Saturday, May 25, 2013


I have had a 1940 Singer 201-2 on the bench for a couple of weeks.  It was a mess and slowly it is being transformed.

The rubber insulation on the old wires had melted and run all over everywhere, including into the switch.  The clear coat was flaking and the thing was filthy.  The hook and bobbin case, however, were in great shape.  They were donated to another 201.  A beauty.

I took the switch out and started cleaning it today.  I used some denatured alcohol on a q tip to wipe away as much of the black gunk as I could.  I could tell that it was actually inside the switch mechanism because it had run out onto the darling little white toggle.  I cannot believe that I did not take a picture of it.

It really isn't so hard to get the switch out of the terminal block

The first thing you do is remove the collar.  Then you remove the nut.  Then the switch pulls into the terminal block and you can remove it.  I forgot,  remove the wire connections from the pins first.

Once the switch is out, you can re-wire it.

First de solder the connection.  I futzed around with a piece of wire braid on top of the old solder joint as I heated the connection with my soldering iron.  I just could not get it cleaned up.  Then I remembered that I had bought a desoldering bulb.  Oh did it work WELL.  (Max is sitting next to me and I must not use improper grammar but I so wanted to say GOOD.)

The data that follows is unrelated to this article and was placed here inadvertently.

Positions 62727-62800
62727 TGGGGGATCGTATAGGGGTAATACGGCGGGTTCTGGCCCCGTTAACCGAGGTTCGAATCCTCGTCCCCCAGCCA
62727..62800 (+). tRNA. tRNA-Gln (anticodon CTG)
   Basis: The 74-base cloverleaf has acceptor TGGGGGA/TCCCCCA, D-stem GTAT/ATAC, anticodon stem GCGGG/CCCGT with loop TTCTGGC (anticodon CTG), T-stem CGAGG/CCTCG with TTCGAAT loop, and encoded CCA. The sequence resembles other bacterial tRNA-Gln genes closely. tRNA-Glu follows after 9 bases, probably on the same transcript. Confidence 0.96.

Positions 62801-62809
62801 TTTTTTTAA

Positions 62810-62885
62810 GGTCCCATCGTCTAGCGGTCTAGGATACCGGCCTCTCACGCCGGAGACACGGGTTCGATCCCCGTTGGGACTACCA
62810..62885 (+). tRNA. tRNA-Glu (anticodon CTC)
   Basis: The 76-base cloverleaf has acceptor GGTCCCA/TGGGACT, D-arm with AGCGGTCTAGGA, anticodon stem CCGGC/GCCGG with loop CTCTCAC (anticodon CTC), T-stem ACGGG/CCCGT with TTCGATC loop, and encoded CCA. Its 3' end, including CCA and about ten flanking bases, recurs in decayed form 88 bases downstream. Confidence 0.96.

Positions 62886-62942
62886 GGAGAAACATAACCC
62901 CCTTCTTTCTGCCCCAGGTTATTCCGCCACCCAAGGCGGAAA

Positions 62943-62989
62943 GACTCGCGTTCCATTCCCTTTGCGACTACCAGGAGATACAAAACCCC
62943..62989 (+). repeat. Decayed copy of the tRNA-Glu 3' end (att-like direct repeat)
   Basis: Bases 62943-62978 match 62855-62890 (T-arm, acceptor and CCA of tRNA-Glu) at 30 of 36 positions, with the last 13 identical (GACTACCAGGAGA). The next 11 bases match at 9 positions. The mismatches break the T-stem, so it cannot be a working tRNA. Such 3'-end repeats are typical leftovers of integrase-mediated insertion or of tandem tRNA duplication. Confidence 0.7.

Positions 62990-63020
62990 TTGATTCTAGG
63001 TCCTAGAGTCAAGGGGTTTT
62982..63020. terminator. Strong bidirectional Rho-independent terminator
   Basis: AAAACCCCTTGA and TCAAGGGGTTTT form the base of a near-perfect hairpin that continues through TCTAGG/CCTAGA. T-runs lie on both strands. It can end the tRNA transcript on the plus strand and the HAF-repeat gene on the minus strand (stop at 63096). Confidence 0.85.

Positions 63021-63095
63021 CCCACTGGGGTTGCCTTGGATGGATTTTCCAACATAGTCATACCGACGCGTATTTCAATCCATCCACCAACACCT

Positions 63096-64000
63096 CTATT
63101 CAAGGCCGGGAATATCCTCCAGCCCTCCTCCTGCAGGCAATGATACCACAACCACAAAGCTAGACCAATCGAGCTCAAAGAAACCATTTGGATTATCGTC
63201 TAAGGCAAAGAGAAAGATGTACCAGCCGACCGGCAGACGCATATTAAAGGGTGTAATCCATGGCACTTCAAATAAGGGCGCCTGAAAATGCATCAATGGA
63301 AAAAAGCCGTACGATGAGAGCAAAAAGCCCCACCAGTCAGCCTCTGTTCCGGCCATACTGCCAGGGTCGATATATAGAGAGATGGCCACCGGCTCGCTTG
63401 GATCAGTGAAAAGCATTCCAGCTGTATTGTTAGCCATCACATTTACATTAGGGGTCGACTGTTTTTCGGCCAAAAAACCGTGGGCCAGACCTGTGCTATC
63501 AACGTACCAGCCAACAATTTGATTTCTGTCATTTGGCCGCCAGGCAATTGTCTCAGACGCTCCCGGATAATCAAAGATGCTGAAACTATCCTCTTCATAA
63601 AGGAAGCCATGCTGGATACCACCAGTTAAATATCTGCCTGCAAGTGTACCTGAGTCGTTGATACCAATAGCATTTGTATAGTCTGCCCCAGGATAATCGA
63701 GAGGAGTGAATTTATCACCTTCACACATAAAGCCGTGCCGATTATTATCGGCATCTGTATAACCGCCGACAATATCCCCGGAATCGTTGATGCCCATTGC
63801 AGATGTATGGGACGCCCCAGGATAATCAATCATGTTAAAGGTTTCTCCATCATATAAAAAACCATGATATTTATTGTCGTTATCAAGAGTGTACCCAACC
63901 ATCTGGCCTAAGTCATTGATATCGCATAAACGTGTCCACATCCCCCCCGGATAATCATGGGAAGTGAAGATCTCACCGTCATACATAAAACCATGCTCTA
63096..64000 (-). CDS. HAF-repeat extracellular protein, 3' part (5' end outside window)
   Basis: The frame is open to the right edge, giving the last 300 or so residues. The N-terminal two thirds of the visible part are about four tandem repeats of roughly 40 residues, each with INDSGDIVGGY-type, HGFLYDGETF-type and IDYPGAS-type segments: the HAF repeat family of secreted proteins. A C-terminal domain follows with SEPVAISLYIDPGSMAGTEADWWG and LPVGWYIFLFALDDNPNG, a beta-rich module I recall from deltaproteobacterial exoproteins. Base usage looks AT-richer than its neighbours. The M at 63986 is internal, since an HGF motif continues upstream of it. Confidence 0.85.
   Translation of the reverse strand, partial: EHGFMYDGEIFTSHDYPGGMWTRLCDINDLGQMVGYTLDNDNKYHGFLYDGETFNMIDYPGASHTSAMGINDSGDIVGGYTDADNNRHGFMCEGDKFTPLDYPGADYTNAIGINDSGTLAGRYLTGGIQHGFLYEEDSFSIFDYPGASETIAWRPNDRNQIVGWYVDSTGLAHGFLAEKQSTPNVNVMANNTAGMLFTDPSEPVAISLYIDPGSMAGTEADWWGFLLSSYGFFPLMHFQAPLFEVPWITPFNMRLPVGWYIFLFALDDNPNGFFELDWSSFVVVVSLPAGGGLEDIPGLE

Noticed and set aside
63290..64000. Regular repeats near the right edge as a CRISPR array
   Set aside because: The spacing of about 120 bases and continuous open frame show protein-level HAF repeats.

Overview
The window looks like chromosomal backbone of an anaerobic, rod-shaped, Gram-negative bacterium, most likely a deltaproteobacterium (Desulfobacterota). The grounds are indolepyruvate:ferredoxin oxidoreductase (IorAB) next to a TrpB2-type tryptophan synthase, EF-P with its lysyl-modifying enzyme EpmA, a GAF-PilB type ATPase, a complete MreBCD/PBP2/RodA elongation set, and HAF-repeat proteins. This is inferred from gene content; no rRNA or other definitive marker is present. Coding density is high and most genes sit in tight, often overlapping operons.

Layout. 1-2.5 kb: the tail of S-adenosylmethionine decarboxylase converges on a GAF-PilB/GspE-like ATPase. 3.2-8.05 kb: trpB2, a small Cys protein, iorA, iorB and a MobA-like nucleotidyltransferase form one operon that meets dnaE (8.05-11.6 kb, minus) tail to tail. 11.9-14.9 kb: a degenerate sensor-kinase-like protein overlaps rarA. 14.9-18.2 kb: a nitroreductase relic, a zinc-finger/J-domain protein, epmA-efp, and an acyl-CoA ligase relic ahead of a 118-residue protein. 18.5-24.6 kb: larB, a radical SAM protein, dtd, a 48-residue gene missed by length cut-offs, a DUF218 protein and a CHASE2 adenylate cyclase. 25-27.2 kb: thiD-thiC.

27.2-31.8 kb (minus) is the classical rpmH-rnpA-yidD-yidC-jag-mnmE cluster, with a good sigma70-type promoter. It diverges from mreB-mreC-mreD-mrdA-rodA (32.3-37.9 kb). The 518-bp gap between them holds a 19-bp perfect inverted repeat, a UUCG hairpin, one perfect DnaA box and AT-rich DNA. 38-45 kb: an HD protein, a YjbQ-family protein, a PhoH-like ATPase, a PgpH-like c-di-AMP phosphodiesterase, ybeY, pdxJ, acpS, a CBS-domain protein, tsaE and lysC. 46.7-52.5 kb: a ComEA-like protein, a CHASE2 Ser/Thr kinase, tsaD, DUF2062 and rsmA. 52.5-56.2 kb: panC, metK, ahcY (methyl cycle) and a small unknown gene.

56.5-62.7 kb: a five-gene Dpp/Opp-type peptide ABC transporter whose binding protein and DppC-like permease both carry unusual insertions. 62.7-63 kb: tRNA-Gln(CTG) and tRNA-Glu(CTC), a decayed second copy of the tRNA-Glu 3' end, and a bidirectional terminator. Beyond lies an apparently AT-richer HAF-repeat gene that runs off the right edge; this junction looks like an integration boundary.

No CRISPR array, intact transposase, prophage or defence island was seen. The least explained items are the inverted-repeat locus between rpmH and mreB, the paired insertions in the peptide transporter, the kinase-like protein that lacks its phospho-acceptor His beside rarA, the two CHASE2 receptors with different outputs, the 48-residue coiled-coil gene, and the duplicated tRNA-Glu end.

I heated up that joint and removed the wire.  Then I heated the solder up again until it was liquid and sucked the liquid into the blub.  I did it a couple of times.  Got it pretty tidy

Next I prepared my new wire.  I do like to make home made wire ring connectors vs crimping on the commercial connectors.  Personal preference.  I solder the ring just because it is so much fun.  You don't really need to.
Then I stuck that end into the switch and soldered it in place.  This one did not come out as neat and tidy as the "practice" one.  But it will have to do.

 I put some red heat shrink on the end to identify this as the red lead. 
Then I put it all back together.
My "practice" switch project was the switch that came out of this machine.  I tried cleaning it but it still did not work.  I figured I had nothing to lose so I used it as practice.  I was amazed that it wasn't so hard to de-solder and then re-solder a new wire.   Once I had it re-wired it gave a bit of a flicker so I thought I could just keep cleaning it. Still no go.  I was bummed.   I had a switch I had bought with some other 201-2 parts and I rewired it for this post.   And lo and behold, it works.

1 comment:

  1. This is simply amazing!! Love the photos and the details.